Ringgit Erases Loss as Yuan Rebound Outweighs Oil Drop

  • Malaysia's November factory output growth slowest in 16 months
  • Moody's lowers outlook on Malaysian rating to stable

Malaysia’s ringgiterased losses in late trading on Monday as a rebounding yuan damped concern a currency war will heat up in the region.

The Southeast Asian currency weakened earlier as data showed Malaysia’s factory output rose 1.8 percent in November -- the least in 16 months -- and Moody’s Investors Service cut the nation’s credit-rating outlook to stable from positive. The oil price’s slide to the lowest level since 2003 also dimmed prospects for the country, Asia’s only major net exporter of crude.

"The ringgit has been mirroring mostly the Chinese yuan’s move in recent sessions while retaining a slight risk-off bias,” said Andy Ji, a Singapore-based foreign-exchange strategist at Commonwealth Bank of Australia.

The currency closed 0.1 percent stronger at 4.3802 a dollar, after falling as much as 0.8 percent, according to prices from local banks compiled by Bloomberg. The FTSE Bursa Malaysia KLCI Index of shares dropped 1.2 percent, after losing 2.1 percent last week.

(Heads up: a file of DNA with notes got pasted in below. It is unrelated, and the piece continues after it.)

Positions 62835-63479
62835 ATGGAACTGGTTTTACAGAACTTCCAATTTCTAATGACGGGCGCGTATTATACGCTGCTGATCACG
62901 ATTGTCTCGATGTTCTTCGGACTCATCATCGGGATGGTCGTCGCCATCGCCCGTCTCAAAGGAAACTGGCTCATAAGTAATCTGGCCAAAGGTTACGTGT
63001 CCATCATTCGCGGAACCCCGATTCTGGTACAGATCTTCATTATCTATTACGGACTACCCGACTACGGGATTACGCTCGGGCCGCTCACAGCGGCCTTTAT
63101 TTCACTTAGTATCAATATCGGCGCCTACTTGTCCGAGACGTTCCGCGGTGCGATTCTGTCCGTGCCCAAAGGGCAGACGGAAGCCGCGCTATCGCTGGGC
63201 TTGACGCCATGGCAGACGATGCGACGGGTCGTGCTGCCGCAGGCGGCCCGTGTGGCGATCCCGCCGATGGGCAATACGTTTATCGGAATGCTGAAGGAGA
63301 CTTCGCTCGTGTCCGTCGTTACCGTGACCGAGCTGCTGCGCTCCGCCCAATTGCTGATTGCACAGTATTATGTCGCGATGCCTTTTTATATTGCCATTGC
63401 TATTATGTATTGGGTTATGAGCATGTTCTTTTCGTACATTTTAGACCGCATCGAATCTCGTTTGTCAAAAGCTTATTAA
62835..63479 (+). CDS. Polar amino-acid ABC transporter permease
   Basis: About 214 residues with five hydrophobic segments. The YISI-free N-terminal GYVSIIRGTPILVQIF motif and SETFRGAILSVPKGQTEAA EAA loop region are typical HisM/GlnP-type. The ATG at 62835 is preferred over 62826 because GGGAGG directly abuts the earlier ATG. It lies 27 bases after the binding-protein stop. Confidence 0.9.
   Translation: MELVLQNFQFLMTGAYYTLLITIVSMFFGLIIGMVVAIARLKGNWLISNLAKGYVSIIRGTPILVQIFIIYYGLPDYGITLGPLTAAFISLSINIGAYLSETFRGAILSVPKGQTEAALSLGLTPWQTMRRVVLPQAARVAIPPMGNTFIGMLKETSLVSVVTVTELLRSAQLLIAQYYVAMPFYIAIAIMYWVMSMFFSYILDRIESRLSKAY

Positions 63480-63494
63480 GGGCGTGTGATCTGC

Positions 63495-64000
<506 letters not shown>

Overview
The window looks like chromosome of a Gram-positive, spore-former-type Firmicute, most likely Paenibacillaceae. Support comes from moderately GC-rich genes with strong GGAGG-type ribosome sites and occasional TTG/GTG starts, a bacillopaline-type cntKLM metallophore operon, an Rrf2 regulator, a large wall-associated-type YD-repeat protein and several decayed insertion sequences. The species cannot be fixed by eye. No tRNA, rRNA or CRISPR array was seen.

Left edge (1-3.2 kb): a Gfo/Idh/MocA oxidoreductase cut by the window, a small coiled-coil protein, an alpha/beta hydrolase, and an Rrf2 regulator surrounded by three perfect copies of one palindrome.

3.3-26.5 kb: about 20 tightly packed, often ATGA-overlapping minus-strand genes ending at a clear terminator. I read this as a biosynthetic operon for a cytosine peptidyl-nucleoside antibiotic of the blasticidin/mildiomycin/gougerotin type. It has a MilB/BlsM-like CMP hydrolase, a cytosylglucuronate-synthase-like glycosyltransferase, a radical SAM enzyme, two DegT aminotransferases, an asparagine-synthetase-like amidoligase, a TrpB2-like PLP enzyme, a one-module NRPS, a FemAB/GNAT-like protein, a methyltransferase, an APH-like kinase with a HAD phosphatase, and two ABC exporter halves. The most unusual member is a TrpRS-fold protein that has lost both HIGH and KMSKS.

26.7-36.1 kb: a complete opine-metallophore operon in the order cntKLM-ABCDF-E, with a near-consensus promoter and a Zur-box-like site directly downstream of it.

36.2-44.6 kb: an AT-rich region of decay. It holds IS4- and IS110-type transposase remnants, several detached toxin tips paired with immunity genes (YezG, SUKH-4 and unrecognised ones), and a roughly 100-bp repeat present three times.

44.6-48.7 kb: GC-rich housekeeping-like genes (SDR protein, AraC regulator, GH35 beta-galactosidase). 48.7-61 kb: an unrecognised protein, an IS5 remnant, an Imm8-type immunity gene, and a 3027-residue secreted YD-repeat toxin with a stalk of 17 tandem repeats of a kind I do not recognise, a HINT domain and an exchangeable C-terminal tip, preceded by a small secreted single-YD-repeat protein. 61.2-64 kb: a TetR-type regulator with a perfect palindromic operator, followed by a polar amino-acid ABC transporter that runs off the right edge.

Developing-nation currencies have fallen across Asia so far this year as China’s central bank lowered its reference rate for the yuan, fueling concern the region’s biggest economy will favor depreciation to give its exports a boost. The Bloomberg-JPMorgan Asia Dollar Index has lost 1.1 percent while the MSCI Asia Pacific Index of shares is down 7 percent.

“Noone really believes the China situation has been resolved," said Michael Every, Hong Kong-based head of financial-markets research at Rabobank Group in Hong Kong. He predicts regional stocks and currencies will resume losses this week.

Ten-year Malaysian government bonds fell, pushing the yield up two basis points to 4.23 percent, according to prices from Bursa Malaysia.

(Corrects output growth in second paragraph.)
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